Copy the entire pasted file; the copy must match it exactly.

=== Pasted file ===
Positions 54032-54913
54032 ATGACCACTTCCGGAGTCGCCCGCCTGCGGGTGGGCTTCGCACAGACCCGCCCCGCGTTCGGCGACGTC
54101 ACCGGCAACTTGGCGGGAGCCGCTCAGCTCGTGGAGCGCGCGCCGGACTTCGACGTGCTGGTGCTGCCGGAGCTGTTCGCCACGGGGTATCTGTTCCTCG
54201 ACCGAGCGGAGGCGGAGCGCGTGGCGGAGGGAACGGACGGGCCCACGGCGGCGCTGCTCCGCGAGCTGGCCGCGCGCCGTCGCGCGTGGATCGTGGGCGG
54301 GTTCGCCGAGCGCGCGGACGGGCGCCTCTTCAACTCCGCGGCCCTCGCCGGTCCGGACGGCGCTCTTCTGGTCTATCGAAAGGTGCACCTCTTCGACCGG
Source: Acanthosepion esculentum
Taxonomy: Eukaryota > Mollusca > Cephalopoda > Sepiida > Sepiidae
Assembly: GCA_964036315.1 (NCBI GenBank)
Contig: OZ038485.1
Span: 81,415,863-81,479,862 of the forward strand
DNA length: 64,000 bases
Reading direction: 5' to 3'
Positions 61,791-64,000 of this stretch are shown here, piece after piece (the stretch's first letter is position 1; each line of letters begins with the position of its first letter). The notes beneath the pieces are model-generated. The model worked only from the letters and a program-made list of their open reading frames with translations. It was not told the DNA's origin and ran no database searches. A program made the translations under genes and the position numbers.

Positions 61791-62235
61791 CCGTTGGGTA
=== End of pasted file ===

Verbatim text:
Positions 54032-54913
54032 ATGACCACTTCCGGAGTCGCCCGCCTGCGGGTGGGCTTCGCACAGACCCGCCCCGCGTTCGGCGACGTC
54101 ACCGGCAACTTGGCGGGAGCCGCTCAGCTCGTGGAGCGCGCGCCGGACTTCGACGTGCTGGTGCTGCCGGAGCTGTTCGCCACGGGGTATCTGTTCCTCG
54201 ACCGAGCGGAGGCGGAGCGCGTGGCGGAGGGAACGGACGGGCCCACGGCGGCGCTGCTCCGCGAGCTGGCCGCGCGCCGTCGCGCGTGGATCGTGGGCGG
54301 GTTCGCCGAGCGCGCGGACGGGCGCCTCTTCAACTCCGCGGCCCTCGCCGGTCCGGACGGCGCTCTTCTGGTCTATCGAAAGGTGCACCTCTTCGACCGG
Source: Acanthosepion esculentum
Taxonomy: Eukaryota > Mollusca > Cephalopoda > Sepiida > Sepiidae
Assembly: GCA_964036315.1 (NCBI GenBank)
Contig: OZ038485.1
Span: 81,415,863-81,479,862 of the forward strand
DNA length: 64,000 bases
Reading direction: 5' to 3'
Positions 61,791-64,000 of this stretch are shown here, piece after piece (the stretch's first letter is position 1; each line of letters begins with the position of its first letter). The notes beneath the pieces are model-generated. The model worked only from the letters and a program-made list of their open reading frames with translations. It was not told the DNA's origin and ran no database searches. A program made the translations under genes and the position numbers.

Positions 61791-62235
61791 CCGTTGGGTA